Feinstein Institute researchers are making strides in advancing our understanding and treatment of several types of cancer, including breast and ovarian cancers, brain tumors, chronic lymphocytic leukemia, (pre-malignant) respiratory papillomas, osteogenic sarcomas, kidney, and prostate cancers. Studies are in place that focus on the discovery and validation of new biomarkers which may serve as targets for bioelectronic medicine in various cancers. By collaborating with other leaders within bioelectronic medicine, the Feinstein Institute is positioned to advance detection, diagnosis and monitoring of cancer. Our scientists are dedicated to the most vital areas of cancer research – clinical trials, basic research and translational research – in order to better understand cancer, and to find new paths for shaping and delivering the best, most effective cancer treatments. At the Feinstein Institute, the long term goal of our research is to understand how primary cancer cells turn into aggressive metastatic cells. This understanding will blaze the path to discoveries that lead to the development of therapeutic strategies for preventing tumors from spreading.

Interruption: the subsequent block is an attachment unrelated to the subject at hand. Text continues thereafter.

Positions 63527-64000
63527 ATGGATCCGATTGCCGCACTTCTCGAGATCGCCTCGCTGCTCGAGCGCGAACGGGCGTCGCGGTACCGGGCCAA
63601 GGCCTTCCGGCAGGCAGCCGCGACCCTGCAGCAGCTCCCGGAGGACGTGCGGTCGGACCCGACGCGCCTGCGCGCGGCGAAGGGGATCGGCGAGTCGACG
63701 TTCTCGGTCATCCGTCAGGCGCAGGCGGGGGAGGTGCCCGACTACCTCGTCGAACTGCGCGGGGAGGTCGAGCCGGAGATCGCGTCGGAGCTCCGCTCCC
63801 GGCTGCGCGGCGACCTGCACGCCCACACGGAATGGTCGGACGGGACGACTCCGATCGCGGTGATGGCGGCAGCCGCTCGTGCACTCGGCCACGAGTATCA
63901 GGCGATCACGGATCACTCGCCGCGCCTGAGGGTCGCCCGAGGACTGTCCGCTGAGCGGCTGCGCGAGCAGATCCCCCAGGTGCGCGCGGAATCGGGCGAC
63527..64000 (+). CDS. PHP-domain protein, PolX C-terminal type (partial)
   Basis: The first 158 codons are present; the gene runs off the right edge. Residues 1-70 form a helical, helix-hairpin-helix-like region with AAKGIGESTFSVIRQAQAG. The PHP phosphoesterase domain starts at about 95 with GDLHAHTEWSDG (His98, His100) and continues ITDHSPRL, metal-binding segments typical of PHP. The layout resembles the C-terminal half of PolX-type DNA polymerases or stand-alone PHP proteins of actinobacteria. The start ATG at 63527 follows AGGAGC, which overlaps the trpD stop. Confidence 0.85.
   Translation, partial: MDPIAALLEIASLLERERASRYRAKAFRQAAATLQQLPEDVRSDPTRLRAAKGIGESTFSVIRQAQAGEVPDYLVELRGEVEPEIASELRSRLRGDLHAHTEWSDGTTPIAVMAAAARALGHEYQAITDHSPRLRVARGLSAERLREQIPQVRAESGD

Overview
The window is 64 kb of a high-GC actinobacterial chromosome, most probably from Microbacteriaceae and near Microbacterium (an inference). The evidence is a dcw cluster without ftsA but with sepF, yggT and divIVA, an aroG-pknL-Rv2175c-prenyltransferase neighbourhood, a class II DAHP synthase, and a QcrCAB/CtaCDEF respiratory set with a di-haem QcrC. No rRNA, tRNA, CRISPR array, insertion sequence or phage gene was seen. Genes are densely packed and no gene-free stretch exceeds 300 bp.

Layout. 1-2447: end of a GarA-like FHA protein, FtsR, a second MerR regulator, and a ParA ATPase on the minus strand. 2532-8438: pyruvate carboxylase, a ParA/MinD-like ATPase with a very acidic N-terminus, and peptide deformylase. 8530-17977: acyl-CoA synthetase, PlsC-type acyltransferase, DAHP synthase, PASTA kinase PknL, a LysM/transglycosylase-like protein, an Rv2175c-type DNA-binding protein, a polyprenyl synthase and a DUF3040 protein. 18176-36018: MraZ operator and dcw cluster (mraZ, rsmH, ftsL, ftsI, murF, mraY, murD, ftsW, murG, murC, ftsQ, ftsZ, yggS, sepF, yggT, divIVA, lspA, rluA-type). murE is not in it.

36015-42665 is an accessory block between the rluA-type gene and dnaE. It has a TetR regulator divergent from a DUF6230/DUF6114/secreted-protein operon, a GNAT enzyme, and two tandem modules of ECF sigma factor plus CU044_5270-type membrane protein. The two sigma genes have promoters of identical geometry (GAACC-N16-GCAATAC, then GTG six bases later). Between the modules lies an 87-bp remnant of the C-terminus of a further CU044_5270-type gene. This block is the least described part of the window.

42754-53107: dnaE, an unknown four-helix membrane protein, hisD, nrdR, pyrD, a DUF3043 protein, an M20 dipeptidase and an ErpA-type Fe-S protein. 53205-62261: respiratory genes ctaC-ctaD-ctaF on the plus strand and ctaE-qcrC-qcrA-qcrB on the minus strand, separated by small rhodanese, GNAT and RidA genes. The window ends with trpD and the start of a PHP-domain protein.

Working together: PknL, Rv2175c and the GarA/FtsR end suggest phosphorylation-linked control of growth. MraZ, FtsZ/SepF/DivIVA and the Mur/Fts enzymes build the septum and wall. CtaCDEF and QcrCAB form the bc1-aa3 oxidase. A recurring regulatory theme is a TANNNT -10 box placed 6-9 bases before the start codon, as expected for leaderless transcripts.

- TLR-9 and IL-15 synergy promotes the in vitro clonal expansion of chronic lymphocytic leukemia B cellsMongini PK, Gupta R, Boyle E, Nieto J, Lee H, Stein J, Bandovic J, Stankovic T, Barrientos J, Kolitz JE, Allen SL, Rai K, Chu CC, Chiorazzi N, J Immunol. 2015 Aug 1; 195(3):901-23. doi: 10.4049/jimmunol.1403189. Epub 2015 Jul 1.
- Celecoxib inhibits invasion and metastasis via a cyclooxygenase 2-independent mechanism in an in vitro model of Ewing sarcomaBarlow M, Edelman M, Glick RD, Steinberg BM, Soffer SZ. J Pediatr Surg. 2012 Jun;47(6):1223-7. doi: 10.1016/j.jpedsurg.2012.03.031.
- Rewiring of sIgM-mediated intracellular signaling through the CD 180 toll-like receptorPorakishvili N, Vispute K, Steele aJ, Rajakaruna N, Kulikova N, Tsertsvadze T, Nathwani A, Damle RN, Clark EA, Rai KR, Chiorazzi N, Lydyard PM, Mol Med. 2015 Jan 14. doi:10.2119/molmed.2014.00265 [Epub ahead of print]
- Semapimod sensitizes glioblastoma tumors to ionizing radiation by targeting microgliaMiller IS, Didier S, Murray DW, Turner TH, Issaivanan M, Ruggieri R, Al-Abed Y, Symons M. PLoS One. 2014 May 9;9(5):e95885. doi: 10.1371/journal.pone.0095885. eCollection 2014.